A One-Question Test for Narcissism

Do you know someone you think is a narcissist?

A narcissistic personality is characterized by inflated views of the self, extreme vanity, and obsessive self-importance. The term comes from the mythical Greek character, Narcissus, who fell in love with his own image reflected in a pool of water. Entranced by his own beauty, Narcissus stared at his reflection until he died. That’s a tough comparison.

In the extreme, narcissism can be a clinical disorder. However, studies have found narcissists are “high in creativity, happiness, and self-esteem, and low in anxiety and depression”. It’s not all bad.

You may think someone is a narcissist but, until recently, it was difficult to prove it. The standard narcissism personality test contains 40 questions. A sample question is “I can live my life in any way I want to.”

Recently researchers discovered that a single question is nearly as accurate as the traditional test. They asked more than 2,200 participants to what extent they agreed with the statement, “I am a narcissist” on a scale from 1–11. The researchers clarified that “the word narcissist means egotistical, self-focused, and vain.”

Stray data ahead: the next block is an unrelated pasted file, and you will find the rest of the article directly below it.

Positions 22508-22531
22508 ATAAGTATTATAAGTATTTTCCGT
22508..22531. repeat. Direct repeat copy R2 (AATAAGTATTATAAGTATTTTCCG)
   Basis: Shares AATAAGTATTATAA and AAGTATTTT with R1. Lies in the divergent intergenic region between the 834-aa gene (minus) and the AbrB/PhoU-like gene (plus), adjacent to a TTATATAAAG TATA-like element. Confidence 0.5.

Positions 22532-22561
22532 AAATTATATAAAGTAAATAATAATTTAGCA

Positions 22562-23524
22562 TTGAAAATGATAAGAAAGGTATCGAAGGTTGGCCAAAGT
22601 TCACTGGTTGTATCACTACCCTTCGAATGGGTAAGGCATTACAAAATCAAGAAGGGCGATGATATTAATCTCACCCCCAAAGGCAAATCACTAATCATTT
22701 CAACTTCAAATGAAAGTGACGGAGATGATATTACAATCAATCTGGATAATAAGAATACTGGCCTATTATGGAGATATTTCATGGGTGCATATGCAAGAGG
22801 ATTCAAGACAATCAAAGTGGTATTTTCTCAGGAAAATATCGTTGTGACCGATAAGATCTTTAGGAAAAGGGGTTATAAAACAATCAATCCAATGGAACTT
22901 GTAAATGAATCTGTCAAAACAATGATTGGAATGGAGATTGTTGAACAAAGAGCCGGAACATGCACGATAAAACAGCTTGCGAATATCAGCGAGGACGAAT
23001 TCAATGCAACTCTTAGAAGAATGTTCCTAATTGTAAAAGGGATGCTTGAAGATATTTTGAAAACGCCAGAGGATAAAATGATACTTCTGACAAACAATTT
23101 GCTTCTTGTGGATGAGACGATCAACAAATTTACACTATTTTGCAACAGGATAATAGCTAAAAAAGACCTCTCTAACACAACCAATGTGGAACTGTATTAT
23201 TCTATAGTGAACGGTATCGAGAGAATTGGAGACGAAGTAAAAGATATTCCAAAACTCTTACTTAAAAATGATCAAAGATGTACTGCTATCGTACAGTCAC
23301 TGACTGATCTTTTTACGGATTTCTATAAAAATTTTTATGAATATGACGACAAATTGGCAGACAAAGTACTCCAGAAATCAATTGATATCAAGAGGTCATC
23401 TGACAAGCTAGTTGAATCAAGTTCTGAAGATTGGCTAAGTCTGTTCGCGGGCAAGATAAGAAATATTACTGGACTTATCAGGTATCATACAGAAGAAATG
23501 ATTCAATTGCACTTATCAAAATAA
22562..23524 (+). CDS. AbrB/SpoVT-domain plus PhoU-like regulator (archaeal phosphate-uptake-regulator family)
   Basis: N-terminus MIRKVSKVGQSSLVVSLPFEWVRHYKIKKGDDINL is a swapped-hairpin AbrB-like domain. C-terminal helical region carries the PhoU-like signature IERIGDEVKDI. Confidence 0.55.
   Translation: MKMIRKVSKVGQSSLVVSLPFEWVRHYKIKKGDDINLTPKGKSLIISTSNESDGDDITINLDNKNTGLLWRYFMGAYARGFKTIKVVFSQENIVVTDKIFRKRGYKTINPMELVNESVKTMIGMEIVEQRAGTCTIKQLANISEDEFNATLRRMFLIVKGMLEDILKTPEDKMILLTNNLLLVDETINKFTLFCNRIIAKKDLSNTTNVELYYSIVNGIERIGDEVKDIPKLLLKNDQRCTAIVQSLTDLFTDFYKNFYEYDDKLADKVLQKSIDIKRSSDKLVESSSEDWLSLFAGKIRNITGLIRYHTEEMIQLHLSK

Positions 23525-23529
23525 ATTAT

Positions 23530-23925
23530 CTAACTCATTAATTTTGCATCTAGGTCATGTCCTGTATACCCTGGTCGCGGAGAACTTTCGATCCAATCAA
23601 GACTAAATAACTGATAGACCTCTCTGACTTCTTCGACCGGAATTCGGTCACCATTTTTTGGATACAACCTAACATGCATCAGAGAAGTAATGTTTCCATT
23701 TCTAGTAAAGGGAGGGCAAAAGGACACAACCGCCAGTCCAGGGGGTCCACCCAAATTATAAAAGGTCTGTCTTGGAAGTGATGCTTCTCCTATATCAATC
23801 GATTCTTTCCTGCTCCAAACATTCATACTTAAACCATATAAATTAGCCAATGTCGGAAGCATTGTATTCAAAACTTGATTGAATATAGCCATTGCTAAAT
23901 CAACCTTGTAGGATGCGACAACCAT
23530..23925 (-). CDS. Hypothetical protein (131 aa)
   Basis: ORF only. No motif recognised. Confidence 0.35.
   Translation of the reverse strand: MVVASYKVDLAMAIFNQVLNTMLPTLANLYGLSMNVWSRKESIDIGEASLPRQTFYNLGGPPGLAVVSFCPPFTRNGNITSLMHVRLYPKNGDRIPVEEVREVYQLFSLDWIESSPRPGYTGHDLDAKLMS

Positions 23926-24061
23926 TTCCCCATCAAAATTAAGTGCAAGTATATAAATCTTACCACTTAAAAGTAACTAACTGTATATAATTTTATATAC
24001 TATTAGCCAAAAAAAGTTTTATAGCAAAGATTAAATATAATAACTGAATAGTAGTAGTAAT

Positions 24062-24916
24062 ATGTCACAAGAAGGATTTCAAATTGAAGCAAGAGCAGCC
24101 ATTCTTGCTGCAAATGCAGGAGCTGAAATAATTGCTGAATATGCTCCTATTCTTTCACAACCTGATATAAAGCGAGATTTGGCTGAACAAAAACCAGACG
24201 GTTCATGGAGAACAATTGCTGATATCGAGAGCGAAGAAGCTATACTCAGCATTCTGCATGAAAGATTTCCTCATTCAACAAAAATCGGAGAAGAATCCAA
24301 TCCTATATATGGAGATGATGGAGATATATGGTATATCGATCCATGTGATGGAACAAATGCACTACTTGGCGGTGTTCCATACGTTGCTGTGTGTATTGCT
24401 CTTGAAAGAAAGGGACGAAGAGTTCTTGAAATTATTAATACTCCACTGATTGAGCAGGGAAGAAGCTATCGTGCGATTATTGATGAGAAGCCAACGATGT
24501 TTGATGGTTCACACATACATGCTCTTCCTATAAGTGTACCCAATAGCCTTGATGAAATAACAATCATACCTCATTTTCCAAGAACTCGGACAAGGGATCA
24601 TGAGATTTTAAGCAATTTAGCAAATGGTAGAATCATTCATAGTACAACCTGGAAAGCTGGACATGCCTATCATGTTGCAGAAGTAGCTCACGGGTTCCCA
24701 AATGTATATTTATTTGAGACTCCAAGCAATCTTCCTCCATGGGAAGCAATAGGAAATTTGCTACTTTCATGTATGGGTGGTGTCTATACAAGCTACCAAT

Surprisingly, this one question, dubbed the Single Item Narcissism Scale (SINS), worked extremely well. The results were highly correlated with scores on the 40-question survey and “uncorrelated with social desirability, or lack of concern about what others think of them.” Apparently, narcissists are aware they are narcissists and are willing to admit it – at least to researchers.

This is an intriguing result but the experiment has some obvious limitations. It’s unlikely everyone has the same level of narcissistic qualities but the question doesn’t differentiate a mild case from a clinical disorder. I also wonder about the practicality of asking someone if they are narcissist outside the research setting. Narcissists might be proud of their behavior in an anonymous environment but I’m unsure they would go around publicly admitting this in a business setting.

Regardless of the practicality, the conclusions are clear. People are generally aware of their own narcissism. Narcissists understand that they are more “arrogant, condescending, argumentative, critical, and prone to bragging” than others.

Perhaps it’s like the old marketing cliché: Love me or hate me; just don’t ignore me.

 

 

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